I say this simply to illustrate why even the issues of a single territory, roughly the size of Vancouver Island, is too complicated to fully explore in a single post.  When you find a neat Youtube video that make the Middle-East simple, clear, and presents and unambiguous good actor, you need to realize that the information is very biased.  You should also realize that extreme bias does not necessarily mean lying.  The confusing thing about the Middle East is that different sides of a given conflict will present seemingly contradictory accounts of events, but often both sides are simultaneously right... and simultaneously wrong.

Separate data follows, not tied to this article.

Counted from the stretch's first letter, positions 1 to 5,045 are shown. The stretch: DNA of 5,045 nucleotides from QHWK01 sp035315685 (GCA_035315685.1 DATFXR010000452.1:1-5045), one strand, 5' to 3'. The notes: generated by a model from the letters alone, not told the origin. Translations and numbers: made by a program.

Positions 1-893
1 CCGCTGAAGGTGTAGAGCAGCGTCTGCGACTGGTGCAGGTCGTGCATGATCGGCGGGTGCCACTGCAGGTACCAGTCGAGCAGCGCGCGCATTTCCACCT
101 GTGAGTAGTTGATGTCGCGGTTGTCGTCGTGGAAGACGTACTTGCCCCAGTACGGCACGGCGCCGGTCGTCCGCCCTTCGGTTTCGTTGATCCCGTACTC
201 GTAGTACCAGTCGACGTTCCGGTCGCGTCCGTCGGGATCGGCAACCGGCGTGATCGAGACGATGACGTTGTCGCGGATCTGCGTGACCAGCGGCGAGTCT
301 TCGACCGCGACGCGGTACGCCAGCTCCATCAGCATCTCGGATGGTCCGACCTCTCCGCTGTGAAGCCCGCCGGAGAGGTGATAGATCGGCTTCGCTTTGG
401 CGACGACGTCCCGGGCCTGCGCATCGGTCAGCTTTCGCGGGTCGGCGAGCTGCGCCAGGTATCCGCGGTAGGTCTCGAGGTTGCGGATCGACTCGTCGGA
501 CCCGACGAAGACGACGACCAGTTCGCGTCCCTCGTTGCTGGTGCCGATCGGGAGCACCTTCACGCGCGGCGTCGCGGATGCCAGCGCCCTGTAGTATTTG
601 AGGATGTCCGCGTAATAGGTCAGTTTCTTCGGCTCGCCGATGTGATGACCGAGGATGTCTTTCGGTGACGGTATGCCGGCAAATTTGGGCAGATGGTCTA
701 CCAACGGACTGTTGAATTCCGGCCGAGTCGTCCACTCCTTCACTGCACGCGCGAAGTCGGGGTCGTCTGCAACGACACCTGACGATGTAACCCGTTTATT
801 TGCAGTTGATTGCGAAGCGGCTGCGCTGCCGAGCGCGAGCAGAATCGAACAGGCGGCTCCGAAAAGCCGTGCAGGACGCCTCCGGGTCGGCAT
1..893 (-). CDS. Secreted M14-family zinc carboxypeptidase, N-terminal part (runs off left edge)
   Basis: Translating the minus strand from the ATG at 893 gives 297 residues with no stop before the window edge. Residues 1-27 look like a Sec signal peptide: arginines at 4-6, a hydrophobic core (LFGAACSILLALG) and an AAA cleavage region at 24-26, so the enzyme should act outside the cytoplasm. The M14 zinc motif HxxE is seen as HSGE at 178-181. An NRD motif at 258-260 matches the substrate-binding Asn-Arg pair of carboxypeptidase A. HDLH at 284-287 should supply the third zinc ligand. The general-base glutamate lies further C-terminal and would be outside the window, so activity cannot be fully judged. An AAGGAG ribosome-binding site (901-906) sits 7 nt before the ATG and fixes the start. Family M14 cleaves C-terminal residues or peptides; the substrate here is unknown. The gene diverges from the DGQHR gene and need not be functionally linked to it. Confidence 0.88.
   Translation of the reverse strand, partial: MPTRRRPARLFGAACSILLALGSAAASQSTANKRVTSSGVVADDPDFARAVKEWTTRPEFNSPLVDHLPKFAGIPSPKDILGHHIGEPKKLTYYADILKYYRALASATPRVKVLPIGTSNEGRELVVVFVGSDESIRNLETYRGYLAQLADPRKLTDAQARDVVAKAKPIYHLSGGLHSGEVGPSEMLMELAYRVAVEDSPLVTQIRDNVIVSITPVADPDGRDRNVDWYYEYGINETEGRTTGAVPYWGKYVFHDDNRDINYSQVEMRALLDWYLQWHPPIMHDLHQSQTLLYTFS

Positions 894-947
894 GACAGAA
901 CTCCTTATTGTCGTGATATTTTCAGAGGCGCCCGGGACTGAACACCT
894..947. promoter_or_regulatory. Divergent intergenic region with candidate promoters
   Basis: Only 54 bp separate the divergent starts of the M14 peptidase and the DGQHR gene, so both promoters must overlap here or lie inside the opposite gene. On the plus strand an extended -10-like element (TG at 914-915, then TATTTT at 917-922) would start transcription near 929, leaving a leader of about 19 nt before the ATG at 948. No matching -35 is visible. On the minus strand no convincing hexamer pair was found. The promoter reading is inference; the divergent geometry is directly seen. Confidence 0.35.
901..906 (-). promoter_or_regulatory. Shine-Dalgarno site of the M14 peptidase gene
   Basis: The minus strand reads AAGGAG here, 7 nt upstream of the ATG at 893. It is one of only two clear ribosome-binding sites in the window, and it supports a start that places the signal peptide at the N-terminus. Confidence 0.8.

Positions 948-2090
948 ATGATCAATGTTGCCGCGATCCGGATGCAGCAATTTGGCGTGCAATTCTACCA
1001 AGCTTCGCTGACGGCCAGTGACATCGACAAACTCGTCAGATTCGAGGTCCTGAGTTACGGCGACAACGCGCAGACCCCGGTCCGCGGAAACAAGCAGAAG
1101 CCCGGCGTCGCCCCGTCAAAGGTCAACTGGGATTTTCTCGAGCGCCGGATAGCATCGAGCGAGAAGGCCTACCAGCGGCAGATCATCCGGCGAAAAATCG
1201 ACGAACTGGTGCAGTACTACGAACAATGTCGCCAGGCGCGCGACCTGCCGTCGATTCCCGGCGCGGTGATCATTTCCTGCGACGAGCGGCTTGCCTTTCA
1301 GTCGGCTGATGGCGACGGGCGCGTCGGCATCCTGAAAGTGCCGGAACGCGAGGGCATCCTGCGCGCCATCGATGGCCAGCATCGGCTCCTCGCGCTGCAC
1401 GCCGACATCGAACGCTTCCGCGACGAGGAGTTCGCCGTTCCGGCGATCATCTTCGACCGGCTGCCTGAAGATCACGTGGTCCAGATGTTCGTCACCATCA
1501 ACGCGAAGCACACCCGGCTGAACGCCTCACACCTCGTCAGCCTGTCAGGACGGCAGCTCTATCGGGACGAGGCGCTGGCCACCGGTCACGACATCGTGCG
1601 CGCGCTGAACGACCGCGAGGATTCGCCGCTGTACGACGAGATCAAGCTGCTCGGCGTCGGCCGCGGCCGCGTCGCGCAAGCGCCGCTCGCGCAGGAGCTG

And sometimes people on the same side can radically disagree on what is going on.  Take the current issues for Israel and the US regarding al Qaeda and Iran.  The US is focused on fighting al Qaeda, and has erroneously decided that ISIS is the same as al Qaeda and should be fought with a mixture of insufficient half measures and talks with Iran.  Israel is focused on avoiding the eradication of the state of Israel and the slaughter of Jews (which is a stated goal of Iran's leadership, and reaffirmations of that goal are ongoing.  Iran's supreme leader actually tweets about wiping out the Jews).  Israel's approach focuses on total opposition to Iran and antagonizing Western allies (like the US) by pandering to Israeli religious hard-liners.